Many Americans argue that prisons are nice country clubs and do not need reforms. It is stressed that inmates receive lodging, meals, and therefore should not complain about their living conditions. Unfortunately, we overlook that many of our prisons and jails are a match for any third world prison camp. For example, the Los Lunas Correctional Facility agreed this week to pay $750,000 to 500 inmates who endured a punishment that the guards lovingly called “Nuts to Butts.”
When the inmates were unruly, they were ordered to straddle each other. The genitals of each inmate would touch the behind of the inmate in front of him. New Mexico agreed, as part of a court settlement, to end the practice of forcing prisoners to sit with their private body parts touching other inmates. As usual, it required a lawsuit to end this degrading practice by a correctional system and its officers.
If we had read about this humiliating punishment occurring in a South American prison or a jail in the Middle East, heads would shake with comments about third world prisons. Inmate abuse is part of the daily life of many prisons and jails in the United States. PrisonPath has discussed the serious problems of prison overcrowding and suicides in Texas and Oklahoma prisons. The abusive use of solitary confinement was posted in “Solitary Confinement Revisited.” Recently, New Mexico’s Dona Ana County agreed to pay $15.5 million settlement with a man who was arrested just for drunken driving and held in solitary confinement for nearly two years.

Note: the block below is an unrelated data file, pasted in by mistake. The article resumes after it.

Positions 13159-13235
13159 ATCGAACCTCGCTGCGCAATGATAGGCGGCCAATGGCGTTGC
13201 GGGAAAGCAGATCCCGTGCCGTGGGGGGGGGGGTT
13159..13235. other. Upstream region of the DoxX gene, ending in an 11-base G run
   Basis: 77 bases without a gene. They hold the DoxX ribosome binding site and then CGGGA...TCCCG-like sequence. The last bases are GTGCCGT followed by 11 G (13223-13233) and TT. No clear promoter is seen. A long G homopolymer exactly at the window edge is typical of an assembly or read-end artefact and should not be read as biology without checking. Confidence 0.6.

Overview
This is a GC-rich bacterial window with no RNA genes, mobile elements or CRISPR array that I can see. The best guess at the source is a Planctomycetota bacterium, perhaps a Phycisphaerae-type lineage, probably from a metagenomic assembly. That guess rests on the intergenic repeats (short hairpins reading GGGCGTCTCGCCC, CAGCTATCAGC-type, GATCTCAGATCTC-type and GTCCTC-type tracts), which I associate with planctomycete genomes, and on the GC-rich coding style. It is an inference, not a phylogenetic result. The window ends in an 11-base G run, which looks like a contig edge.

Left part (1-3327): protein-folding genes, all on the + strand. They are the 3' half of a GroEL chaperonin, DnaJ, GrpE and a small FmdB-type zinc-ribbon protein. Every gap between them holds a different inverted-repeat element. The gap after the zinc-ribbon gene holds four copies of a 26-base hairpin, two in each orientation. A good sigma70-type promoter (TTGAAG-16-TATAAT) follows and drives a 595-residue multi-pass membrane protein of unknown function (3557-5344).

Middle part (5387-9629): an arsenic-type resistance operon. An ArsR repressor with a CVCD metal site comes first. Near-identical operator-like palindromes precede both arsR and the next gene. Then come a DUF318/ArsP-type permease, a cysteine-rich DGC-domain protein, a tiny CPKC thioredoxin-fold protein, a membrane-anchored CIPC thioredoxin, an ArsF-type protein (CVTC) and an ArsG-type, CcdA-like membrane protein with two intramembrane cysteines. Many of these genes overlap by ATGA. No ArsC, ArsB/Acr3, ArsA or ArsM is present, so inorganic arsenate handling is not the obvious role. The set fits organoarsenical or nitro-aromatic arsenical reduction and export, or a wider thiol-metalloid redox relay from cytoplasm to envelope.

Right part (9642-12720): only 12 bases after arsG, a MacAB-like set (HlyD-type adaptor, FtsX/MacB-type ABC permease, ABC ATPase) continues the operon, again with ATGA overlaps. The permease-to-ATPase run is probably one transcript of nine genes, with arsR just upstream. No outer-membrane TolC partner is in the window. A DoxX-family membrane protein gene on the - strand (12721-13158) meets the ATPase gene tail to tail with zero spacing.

The United States has 5 percent of the world population and 25 percent of the world’s inmates. If we are to lower our high recidivism rate, then our prisons need to eliminate abusiveness and humiliation from the prison environment.